Friday, January 24, 2014

Teaching Personal Responsibility

I promised to post my chore charts, but first some background.

Our mornings aren't that great. A pre-medicated ADD 9-year old is an unpredictable factor in a time-limited environment. Some mornings go well, other mornings find him up before dawn and creating some insane complication in my otherwise peaceful space. And his sister is along for whatever adventure he proposes.

A list of things I never specifically said:
"Don't eat cake for breakfast."
"Don't try and make scrambled eggs on your own while I'm sleeping."
"Don't TP the living room."
"Don't eat breakfast by candlelight."
"Don't climb a tree before 7AM in your (super expensive) swim team suit."
"Don't jump off the basement fridge onto a pile of pillows."
"Don't open up every cabinet in the kitchen like we live in The Sixth Sense."

New Rule: Kids are not allowed downstairs before I wake up.

My kids do pretty well with lists. Hannah likes to check things off and they really help Christopher stay on task. I started typing up a morning checklist which evolved into an afternoon checklist and an evening checklist and a chore chart.

The checklists are broken down into three specific categories:

Personal Responsibilities
- Everything they need to do every single day without me nagging and without them melting down.

Personal Chores
- Messes they made that they need to clean, plus their bedrooms,

Family Chores
- Things they do to help out the family, because they live here. (And things I can assign as punishment if they don't behave.)

Some of the items are just keywords. For example, in Personal Chores it says Personal Items and then has a list of areas where they might find their personal items. Other things don't apply every day, like in Personal Responsibilities it says Homework and Piano, even though they don't have homework on Friday, it's a free check. I laminated the pages and taped them to the back of the front door, which is a pretty central location in our house. They (usually) use a dry erase marker to check off the things they've completed.

It's been really great to start using the language of "personal responsibilities" and "personal chores." I've gotten a lot less push back from them about things they must do EVERY SINGLE DAY like brushing teeth and getting dressed.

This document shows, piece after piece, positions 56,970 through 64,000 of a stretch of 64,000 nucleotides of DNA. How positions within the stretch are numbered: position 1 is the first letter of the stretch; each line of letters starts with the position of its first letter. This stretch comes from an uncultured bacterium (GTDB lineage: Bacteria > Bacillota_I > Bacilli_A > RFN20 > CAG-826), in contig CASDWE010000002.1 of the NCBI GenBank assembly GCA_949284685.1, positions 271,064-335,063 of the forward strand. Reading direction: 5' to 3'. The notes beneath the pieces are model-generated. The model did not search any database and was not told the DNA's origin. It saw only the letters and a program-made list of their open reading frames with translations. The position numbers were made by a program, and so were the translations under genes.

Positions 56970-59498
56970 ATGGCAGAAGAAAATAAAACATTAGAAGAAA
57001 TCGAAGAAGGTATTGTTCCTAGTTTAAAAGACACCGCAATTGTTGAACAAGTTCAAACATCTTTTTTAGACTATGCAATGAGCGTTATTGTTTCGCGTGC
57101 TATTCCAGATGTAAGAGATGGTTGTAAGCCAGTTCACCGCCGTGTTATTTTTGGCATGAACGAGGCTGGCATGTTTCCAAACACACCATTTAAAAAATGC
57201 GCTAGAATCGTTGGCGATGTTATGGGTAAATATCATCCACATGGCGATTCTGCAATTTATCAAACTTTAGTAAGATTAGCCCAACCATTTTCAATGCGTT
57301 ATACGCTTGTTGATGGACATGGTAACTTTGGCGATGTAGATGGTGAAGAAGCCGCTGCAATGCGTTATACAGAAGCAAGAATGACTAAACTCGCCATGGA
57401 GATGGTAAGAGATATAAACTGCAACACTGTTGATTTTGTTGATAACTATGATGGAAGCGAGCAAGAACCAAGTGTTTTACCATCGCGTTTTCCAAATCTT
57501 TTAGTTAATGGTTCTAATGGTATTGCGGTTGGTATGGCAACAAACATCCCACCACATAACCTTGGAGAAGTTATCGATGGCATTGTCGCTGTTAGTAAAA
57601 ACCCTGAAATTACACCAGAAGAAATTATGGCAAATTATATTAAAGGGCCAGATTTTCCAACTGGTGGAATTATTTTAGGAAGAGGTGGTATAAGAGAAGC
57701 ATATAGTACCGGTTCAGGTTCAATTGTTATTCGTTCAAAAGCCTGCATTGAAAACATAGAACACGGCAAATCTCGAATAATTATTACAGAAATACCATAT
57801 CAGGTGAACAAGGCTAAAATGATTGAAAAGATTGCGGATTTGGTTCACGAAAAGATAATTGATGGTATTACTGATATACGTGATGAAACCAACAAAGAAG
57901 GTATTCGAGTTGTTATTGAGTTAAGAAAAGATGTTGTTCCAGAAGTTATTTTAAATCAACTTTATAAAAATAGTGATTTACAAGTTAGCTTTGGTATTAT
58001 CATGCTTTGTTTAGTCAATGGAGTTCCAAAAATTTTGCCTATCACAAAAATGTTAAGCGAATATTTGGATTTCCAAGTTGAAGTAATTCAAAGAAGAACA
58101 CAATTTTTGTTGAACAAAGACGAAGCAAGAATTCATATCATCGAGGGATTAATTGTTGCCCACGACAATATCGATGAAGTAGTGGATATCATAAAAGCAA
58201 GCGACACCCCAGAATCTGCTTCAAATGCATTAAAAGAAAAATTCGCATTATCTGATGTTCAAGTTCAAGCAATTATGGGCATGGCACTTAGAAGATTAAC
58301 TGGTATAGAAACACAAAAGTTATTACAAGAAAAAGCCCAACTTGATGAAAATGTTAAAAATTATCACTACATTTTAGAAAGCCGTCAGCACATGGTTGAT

OK, the part I promised. Here are the checklists, click on the image for the .pdf.






2 comments:

  1. I need to get our checklist printed out too. We have daily responsibilities and chores, but have never written them down and are always nagging to get them done. It doesn't help that we're not morning people, and his school starts super early...

    But we have recently implemented Screen Time, as in, he has to work to earn time for watching TV, Wii, tablet, computer, etc. Reading and schoolwork are 1:1 (so, 15 minutes of reading gets 15 minutes of screen time), and various "extra" chores (not the ones he has to do every day, like brushing teeth)have Screen Time values (like having his room picked up by bedtime each day gets 15 minutes - it's his only motivator to get all those blasted LEGO off the carpet!).

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    Replies
    1. We do screen time as a reward too. And I take it away ALL THE TIME!

      The other day Christopher's cousin was over and asked if they could play Minecraft. Christopher said, " I can't, I'm grounded. I think my mom just got me Minecraft so she'd have a new thing to take away."

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